She was larger than her brother. A bald little think with a pink complexion. Her face wasn’t round and pudgy like her brother’s. She had a long, narrow face like her mother’s. Her long fingers would be perfect for piano.

There he stood between his wives, each holding a newborn babe in her arms. Neither spoke to him. The atmosphere in the room was tense as the staff hurried to cleanup from the births and vacate as quickly as possible.

Charles looked from Cardie nuzzling their son’s cheek to Lyza kissing their daughter’s forehead and attempted to break the ice. “They’re going to need names.”

His wives pretended he wasn’t there. He stood squirming in the awkward silence.

“You know, their paternity really isn’t their fault,” Lyza broke the silence.

“True. And MY son is your daughter’s big brother, even if only by a few hours,” Cardie admitted.

“What are you going to call him?”

“Thomas Joseph.”

“That’s a lovely name. I think I’ll call her Rosie Marie.”

“That’s a beautiful name.”

They fell into a more comfortable silence as they doted on their babies. It did nothing to ease Charles’ anxiety.

“Can I hold him,” he finally asked.

Cardie reluctantly handed him his son. He snuggled the small infant, holding him close. No matter what else happened, it was worth it.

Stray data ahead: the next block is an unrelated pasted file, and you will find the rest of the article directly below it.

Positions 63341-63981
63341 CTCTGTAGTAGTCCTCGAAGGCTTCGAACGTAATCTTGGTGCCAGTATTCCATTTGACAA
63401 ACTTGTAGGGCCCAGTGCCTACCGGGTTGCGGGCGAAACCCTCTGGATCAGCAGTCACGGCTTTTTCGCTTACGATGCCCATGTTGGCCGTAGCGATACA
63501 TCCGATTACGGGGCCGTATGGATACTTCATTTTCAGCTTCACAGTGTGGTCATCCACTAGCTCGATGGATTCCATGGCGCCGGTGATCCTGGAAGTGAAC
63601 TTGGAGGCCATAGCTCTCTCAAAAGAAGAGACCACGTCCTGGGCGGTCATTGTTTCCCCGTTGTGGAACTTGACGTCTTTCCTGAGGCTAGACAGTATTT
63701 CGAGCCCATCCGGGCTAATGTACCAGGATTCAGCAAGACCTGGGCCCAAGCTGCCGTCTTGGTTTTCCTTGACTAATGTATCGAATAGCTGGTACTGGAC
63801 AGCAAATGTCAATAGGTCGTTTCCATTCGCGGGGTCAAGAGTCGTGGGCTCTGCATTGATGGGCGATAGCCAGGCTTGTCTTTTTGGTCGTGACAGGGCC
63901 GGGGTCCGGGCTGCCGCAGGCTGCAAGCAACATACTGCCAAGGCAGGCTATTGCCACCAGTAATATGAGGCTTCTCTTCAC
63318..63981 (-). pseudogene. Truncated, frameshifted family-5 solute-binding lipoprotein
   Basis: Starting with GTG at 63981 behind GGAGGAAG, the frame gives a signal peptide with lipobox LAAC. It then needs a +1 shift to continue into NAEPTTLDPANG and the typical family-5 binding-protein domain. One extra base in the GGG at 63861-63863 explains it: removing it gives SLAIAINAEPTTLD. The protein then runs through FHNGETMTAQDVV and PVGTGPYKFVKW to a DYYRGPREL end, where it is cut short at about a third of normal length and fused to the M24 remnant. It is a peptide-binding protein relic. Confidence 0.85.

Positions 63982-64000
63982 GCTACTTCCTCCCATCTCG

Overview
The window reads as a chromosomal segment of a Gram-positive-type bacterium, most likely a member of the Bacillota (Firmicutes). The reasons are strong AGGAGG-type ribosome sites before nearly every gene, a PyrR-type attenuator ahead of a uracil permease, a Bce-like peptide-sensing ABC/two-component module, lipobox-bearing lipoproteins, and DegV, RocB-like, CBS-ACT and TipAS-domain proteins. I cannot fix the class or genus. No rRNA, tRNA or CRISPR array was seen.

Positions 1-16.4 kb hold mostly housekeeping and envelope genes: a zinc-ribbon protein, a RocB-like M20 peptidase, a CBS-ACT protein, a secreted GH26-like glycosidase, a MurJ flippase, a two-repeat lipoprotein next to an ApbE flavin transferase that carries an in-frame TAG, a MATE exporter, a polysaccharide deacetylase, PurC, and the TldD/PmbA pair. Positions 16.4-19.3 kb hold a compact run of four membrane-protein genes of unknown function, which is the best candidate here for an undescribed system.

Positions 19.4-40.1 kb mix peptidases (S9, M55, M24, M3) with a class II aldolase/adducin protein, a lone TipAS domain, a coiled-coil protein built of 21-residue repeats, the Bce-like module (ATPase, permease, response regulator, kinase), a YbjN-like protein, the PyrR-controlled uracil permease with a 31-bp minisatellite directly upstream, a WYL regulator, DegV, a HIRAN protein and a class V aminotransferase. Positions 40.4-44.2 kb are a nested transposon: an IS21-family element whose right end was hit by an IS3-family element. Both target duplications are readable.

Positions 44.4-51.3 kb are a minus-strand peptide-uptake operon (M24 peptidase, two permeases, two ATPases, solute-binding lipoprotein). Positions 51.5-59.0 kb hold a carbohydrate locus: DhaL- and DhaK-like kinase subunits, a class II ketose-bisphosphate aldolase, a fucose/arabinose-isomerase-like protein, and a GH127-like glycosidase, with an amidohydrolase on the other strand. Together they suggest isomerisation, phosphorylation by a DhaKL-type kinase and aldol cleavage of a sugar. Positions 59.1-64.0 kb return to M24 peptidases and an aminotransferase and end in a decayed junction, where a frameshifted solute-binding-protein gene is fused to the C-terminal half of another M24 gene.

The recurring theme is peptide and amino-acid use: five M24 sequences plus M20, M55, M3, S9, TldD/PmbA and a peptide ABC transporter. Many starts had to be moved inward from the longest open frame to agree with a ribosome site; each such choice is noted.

His skin was no longer purple. He had his mother’s deep complexion. He opened his eyes and peered up at Charles with a pair of chocolate eyes that mirrored his own. He had chubby little cheeks and pudgy little hands.

“Let me see him,” Lyza requested.

He held Thomas out for her to see before returning him to his mother’s arms. He then turned and collected Rosie into his arms. He showered her with the same affection he’d given his son.

She was a quiet thing who’d barely let out a single cry since she’d been born. She slept peacefully as he looked her over. He showed her off to Cardie before placing her back on Lyza’s chest.

A nurse, a new one Charles hadn’t seen before, poked her head into the room. “Visiting hours are over.”

“Oh. Ok. Thank you.”

He kissed his son before trying to kiss Cardie goodbye. She turned away from him.

“Alright, I’ll see you tomorrow,” he said, placing a hand on top of Thomas’ head.

He turned and kissed Rosie’s forehead. When he tried to kiss Lyza, she turned away from him, too. Dejected, he headed for the door.

“I love you,” he said as he pulled the door shut.

He hung his head and walked slowly to his car.

Love Sick: Stories is out now

Do you enjoy reading Tiffany’s stories and poems?

Book Cover: Heart with arrow through it; in from bottom left coming out at top right Inside the heart reads, "Love Sick" To the right of the bottom point of heart it reads, "Stories" Across the bottom, below the heart, it reads, "Tiffany Higgins"

You can own a book of Tiffany’s stories

Love Sick is a multi-genre collection of stories about the love we find ourselves caught up in.